• AK, you have misunderstood the article, the author i think is advocating for the government to do more pragmatic measures than just copying what has been done by the West without understanding what is important for Zambia. The author is surely for the idea to completely closing the borders and not doing easy and cosmetic measures of closing schools. If the government was serious they should have shut the borders a long time ago when other countries did it. Closing schools when there is no domestic transmisiion is too cosmetic when real decisions should have been done earlier when politicians where busy in Chilubi, explains the author. Do not shooot her\him before you fully understand her\his arguments. I rest my case

    • I love Zambia, it’s because of learned morons. Education starts from home. One can be educated with or without tertiary formal education. Jesus and our freedom fighters were educated. PF and UPND are learned. The might have degrees, but no reasoning sense. Reason Africa suffers. We need to be shutting down schools and planning future education for all. Bo kabanda Mwansa and his article are useless.

  17. The editors should wade through articles before they are published and posted. This one definitely shows we shoot ourselves in the foot.

    I wish to reiterate what “The Worried” states. Government can only do so much for the public, in line with its responsibility. The onuous is on us, to allow the ” Mubangas” of this day with their “Permanent Head Damage” to mislead us with their OPINION cause after all this column is just an opinion shared by Lusaka Times. Or are we going to rely on tested facts that Government has implemented through SI 21 & 22.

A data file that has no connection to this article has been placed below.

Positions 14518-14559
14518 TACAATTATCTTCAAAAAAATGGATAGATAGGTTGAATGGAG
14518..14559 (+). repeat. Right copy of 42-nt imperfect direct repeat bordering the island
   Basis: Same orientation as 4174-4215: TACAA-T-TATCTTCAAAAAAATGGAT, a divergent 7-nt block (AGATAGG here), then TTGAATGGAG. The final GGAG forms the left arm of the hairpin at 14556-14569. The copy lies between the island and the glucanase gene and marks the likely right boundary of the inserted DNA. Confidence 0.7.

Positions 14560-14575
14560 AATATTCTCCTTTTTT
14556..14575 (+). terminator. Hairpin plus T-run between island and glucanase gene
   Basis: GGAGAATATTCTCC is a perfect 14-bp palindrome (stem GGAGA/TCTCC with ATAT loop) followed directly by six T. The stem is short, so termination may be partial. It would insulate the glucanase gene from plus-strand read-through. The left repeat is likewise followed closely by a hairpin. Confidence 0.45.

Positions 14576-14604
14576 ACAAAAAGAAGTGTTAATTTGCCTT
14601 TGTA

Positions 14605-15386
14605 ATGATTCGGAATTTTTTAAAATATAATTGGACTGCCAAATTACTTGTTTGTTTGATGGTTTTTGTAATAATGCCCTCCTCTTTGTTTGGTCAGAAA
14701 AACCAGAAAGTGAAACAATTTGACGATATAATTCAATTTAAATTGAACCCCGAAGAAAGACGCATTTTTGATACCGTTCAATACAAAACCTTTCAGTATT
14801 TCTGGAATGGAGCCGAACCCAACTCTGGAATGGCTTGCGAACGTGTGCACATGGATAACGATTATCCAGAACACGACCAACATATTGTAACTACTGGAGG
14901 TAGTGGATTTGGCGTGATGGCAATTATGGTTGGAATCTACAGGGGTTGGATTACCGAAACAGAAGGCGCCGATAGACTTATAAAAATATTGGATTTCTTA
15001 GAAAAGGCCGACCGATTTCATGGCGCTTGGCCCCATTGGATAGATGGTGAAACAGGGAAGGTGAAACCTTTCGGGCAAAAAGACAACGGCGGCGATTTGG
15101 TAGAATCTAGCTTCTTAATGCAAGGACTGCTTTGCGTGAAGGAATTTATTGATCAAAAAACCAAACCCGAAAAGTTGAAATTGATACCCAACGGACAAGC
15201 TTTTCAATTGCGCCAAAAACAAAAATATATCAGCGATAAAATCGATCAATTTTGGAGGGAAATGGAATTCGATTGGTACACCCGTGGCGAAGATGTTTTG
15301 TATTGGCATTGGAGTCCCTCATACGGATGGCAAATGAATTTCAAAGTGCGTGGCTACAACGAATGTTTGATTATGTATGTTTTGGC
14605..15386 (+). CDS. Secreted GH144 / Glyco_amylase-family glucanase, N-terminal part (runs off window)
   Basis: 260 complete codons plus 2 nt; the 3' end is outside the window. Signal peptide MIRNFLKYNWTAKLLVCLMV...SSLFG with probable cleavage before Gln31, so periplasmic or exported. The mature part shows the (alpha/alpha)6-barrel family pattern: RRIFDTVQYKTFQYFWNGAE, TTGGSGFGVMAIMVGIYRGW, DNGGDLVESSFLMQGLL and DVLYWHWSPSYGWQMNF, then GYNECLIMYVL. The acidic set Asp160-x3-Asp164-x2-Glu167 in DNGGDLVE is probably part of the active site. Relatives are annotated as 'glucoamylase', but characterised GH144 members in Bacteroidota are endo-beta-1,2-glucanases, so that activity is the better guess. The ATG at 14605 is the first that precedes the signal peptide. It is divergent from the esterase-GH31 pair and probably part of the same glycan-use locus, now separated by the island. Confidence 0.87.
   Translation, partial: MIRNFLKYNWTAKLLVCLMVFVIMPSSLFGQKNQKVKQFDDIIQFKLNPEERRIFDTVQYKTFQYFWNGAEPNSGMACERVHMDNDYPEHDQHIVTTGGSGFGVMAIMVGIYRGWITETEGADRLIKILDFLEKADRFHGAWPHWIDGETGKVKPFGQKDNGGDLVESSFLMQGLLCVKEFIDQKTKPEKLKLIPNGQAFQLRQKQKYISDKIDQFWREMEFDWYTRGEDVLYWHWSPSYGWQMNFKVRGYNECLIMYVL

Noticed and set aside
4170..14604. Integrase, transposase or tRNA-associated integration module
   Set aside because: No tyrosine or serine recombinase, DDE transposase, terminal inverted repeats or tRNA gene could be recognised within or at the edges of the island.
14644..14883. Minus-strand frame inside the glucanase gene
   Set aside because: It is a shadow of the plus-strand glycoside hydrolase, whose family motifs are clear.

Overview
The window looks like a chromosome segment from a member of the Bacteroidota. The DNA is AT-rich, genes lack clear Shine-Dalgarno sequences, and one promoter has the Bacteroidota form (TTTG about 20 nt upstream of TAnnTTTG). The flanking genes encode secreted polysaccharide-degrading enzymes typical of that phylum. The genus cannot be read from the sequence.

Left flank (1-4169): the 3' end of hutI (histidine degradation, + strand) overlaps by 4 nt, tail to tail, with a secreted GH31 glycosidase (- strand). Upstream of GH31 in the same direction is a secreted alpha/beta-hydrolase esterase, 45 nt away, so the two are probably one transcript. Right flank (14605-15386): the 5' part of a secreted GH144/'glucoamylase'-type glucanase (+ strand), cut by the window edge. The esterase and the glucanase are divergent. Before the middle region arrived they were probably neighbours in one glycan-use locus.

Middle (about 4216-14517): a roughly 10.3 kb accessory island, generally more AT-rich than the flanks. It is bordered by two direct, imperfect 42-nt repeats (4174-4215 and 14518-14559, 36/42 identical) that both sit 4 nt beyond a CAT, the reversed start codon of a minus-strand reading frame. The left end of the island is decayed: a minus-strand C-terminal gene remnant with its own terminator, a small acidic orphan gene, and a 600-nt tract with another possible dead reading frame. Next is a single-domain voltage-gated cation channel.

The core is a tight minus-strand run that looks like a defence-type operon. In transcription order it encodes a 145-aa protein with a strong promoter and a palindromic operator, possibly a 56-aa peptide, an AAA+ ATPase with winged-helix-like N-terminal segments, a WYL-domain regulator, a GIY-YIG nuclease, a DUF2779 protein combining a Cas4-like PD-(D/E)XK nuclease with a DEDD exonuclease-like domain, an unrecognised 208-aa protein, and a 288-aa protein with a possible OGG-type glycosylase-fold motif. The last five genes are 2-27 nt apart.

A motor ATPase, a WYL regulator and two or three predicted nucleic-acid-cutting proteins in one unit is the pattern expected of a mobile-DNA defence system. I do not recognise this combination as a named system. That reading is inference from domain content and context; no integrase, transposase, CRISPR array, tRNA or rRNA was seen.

We need to distinguish fact from OPINION and remember that are you going to allow OPINIONS to guide and risk the lives of loved ones? Or facts!
    The facts are what has been reported in the press. What has happened in China, how they…

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    • Already, 400 million puipils and students world wide are impacted by Covid-19, and affected institutions are busy working hard to find solutions. So, the question is what is the Zambian government working on to mitigate this problem? Have they just sent puipls home waiting for tommorow? Are we still waiting for London to give a guidance? Lets be serious, we need local solutions to address this!! #Re-open schools please!!

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  18. A wise man learns from the mistakes of others. In such a connected world where most information is readily available, with evidence, how can people still seriously think COVID-19 is too far away from us? Do we need thousands of people to die within our borders for us to respect this disease?